And there’s no point feeling bad about it. According to Karen Lawson, MD, “negative attitudes and feelings of helplessness and hopelessness can create chronic stress, which upsets the body’s hormone balance, depletes the brain chemicals required for happiness, and damages the immune system.”

See the good in every situation. As Steve Jobs says, eventually you’ll connect the dots.

11) The Path is Winding

Sometimes, the train doesn’t stop at the right station the first time or the hundredth time. Sometimes, you need to get back on that train over and over again until it finally brings you where you want to go.

Other times, you need to take matters into your own hands and rent a car, so you can drive yourself, rather than waiting for the help of the train.

Steven Covey identified in 1989 that proactivity is an important character trait of highly effective people:

“People who end up with the good jobs are the proactive ones who are solutions to problems, not problems themselves, who seize the initiative to do whatever is necessary, consistent with correct principles, to get the job done.” – Stephen R. Covey, The 7 Habits of Highly Effective People: Powerful Lessons in Personal Change

Remember that it doesn’t matter how long it takes you to get where you are going, enjoy the journey and learn from every moment of it. Everything happens for a reason.

How a (ridiculously) average guy became his OWN life coach

I’m an average guy.

I’ve never been one to try and find meaning in religion or spirituality. When I feel directionless, I want practical solutions.

And one thing everyone seems to be raving about these days is life coaching.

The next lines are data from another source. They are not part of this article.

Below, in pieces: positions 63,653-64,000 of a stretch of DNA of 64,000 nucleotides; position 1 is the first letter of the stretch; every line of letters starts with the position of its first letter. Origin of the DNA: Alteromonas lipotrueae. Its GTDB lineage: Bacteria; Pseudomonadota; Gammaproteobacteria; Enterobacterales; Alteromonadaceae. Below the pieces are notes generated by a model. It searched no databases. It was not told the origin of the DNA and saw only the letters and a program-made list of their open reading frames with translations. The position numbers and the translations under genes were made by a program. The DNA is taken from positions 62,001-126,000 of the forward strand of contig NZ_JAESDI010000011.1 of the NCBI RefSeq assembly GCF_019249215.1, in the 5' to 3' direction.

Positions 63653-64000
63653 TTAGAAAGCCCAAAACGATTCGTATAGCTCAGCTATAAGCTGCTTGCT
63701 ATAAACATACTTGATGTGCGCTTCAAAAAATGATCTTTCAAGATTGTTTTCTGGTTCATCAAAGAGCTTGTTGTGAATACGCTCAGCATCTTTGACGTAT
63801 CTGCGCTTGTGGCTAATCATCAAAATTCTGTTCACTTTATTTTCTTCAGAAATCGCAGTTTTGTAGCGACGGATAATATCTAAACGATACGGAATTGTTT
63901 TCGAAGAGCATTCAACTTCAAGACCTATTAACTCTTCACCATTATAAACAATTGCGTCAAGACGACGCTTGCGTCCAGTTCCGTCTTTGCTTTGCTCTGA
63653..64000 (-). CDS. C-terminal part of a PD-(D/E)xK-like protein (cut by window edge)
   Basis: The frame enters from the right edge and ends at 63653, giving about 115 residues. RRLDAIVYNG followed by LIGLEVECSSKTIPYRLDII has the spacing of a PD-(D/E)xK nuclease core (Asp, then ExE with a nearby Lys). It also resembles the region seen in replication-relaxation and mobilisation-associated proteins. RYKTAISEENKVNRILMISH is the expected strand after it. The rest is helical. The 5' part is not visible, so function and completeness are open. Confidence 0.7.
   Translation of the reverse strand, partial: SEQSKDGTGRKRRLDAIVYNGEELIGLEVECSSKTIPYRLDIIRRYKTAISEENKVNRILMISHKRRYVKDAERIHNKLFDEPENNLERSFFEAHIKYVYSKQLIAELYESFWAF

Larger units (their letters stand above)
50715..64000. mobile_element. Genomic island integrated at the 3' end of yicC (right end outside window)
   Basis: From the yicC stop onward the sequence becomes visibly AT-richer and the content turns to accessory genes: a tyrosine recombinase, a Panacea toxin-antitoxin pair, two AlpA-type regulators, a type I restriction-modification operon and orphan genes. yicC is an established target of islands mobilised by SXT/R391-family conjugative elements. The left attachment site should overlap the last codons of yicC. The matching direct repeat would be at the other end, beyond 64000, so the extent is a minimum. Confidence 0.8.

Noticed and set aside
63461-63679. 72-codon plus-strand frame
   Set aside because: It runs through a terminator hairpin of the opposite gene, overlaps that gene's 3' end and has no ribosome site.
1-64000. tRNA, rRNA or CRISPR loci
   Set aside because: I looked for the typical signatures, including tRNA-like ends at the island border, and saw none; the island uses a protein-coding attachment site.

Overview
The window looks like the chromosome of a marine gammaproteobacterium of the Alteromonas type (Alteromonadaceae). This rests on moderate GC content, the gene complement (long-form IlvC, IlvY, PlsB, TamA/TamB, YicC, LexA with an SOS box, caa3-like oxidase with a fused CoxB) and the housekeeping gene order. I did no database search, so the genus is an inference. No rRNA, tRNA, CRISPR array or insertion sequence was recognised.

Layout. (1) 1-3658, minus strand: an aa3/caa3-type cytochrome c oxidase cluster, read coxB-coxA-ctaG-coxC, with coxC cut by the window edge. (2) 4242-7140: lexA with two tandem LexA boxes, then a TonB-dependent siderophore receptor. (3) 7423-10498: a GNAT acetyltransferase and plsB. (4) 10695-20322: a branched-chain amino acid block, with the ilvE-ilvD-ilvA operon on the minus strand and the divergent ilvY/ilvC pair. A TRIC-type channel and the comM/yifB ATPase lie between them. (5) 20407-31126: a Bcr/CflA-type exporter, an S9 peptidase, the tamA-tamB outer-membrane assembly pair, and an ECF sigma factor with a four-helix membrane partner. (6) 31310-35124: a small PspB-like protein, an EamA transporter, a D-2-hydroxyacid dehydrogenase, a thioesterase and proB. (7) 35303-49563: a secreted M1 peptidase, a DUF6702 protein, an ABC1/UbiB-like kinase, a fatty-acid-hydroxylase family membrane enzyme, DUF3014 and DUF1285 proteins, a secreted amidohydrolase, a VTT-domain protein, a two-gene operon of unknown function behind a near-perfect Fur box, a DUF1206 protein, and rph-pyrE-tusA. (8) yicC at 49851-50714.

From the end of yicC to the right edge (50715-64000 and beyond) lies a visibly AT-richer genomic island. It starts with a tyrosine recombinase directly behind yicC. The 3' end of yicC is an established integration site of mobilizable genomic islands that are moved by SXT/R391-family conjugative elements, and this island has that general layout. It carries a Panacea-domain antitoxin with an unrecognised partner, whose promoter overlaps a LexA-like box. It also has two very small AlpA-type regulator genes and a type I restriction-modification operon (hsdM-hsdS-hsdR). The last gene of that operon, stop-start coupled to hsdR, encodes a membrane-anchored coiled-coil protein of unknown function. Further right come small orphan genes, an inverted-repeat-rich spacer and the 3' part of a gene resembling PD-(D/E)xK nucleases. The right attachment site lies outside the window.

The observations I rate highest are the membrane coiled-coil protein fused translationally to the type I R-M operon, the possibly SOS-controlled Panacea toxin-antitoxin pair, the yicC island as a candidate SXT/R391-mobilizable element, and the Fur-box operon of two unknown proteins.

Bill Gates, Anthony Robbins, Andre Agassi, Oprah and countless other celebrities go on and on about how much life coaches have helped them achieve great things.

Good on them, you may be thinking. They can certainly afford one!

Well I’ve recently discovered a way to receive all the benefits of professional life coaching without the expensive price tag.

Professional life coach Jeanette Devine has created a 10-step process to help people become their OWN life coach.

Jeanette really helped me to identify why I was feeling so directionless.

She also helped me discover my true values, figure out my own strengths, and set me on a guided path to achieving my goals.

If you want the benefits of a life coach, but like me balk at the price of one-on-one sessions, check out Jeanette Devine’s book here.

The best bit is that she’s agreed to make it available exclusively to Hack Spirit readers at a heavily discounted price.

Here’s a link to her book again.

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Lachlan Brown

Lachlan Brown

I’m Lachlan Brown, the founder, and editor of Hack Spirit. I love writing practical articles that help others live a mindful and better life. I have a graduate degree in Psychology and I’ve spent the last 6 years reading and studying all I can about human psychology and practical ways to hack our mindsets. If you want to get in touch with me, hit me up on Twitter or Facebook.